Here comes the jello again. I thought I was the only one swimming around in it until I found the good company of Irina Gorin, piano teacher and author, who served what amounted to a jello substitute at her piano lessons. She had packed away a small tub of colorful putty that she dispensed to her very beginning students when they occasionally pounded the keyboard like it was concrete. Ouch! The impact alone should have stopped them in their tracks.
Tracks could have been another tone booster, if thought of as soft tracks of silky snow, before the meltdown or freeze! Better yet, Molasses would work wonders for an image starved pianist, without all the artificial coloring.
With a collection of volume enhanced images, a pianist could milk the piano for its singing tone while sculpting phrases par excellence.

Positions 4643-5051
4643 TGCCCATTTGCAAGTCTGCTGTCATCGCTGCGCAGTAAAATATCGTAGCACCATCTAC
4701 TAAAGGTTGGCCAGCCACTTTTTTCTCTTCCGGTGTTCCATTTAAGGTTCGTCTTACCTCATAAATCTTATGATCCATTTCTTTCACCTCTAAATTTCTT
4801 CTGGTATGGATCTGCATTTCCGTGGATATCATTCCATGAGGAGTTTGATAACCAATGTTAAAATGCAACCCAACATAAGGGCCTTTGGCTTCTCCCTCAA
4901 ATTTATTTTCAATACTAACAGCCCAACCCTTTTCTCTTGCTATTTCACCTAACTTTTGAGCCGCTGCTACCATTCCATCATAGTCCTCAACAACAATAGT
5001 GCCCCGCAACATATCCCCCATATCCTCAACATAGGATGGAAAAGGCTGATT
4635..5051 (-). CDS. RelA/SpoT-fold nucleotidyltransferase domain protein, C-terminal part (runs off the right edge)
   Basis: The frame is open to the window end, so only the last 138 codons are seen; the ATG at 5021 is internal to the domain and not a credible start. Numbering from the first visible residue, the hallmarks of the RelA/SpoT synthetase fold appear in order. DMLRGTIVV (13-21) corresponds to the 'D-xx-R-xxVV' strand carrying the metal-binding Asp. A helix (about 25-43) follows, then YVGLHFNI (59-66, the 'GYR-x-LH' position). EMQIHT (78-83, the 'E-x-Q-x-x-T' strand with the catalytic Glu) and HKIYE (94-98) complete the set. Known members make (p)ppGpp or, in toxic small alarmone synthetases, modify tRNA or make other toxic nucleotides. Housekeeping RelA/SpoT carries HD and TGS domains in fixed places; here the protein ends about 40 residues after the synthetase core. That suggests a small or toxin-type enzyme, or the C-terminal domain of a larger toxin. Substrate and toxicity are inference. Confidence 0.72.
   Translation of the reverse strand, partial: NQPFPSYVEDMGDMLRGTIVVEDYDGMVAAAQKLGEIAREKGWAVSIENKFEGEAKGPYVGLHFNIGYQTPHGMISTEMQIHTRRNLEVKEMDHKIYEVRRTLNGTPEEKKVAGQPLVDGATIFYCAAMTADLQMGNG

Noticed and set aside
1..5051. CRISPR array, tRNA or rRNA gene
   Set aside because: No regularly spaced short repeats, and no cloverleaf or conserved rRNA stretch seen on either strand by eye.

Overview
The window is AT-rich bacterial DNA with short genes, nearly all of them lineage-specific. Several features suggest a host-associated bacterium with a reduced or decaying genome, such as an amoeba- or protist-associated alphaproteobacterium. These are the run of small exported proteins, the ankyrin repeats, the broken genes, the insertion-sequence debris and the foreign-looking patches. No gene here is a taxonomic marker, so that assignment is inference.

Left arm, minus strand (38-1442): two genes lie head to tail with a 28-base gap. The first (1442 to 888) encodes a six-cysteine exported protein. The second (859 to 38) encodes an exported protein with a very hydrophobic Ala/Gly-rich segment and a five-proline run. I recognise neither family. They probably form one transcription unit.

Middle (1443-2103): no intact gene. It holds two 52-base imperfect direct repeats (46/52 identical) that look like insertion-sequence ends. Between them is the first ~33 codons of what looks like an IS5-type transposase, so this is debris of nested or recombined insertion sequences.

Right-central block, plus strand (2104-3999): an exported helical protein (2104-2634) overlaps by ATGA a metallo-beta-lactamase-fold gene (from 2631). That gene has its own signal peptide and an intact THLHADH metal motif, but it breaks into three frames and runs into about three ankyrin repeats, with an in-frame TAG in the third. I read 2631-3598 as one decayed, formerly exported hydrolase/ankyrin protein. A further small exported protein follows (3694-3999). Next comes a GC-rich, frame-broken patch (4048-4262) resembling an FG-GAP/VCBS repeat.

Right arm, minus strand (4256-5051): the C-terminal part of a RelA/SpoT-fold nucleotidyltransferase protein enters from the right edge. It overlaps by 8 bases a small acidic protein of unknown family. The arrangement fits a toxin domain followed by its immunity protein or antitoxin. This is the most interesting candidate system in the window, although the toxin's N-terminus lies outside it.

The music of Debussy is sampled below:
Following this musical snippet, I’d skimmed the surface of a Scarlatti sonata, replacing jello with yet another image. Bouncing through light and lively staccato in K. 159, I imagined my springboard trampoline fueling my duetto in 3rds, 4ths and 6ths as it spilled into a shimmering trill.
After a fanciful display, I shifted my landscape in the first section of Mozart’s Sonata, K. 545 in C Major.
All I could think of was beautifully spun out operatic lines that the composer embraced. As a singer, first and foremost, I would shape phrases with the assistance of a supple wrist. Molasses and jello would support an outpouring without intrusive accents.
Mental images are always helpful to a pianist. Best integrated into a program of daily practicing that is mindful and phrase attentive, they fuel the imagination and allow the spirit to soar.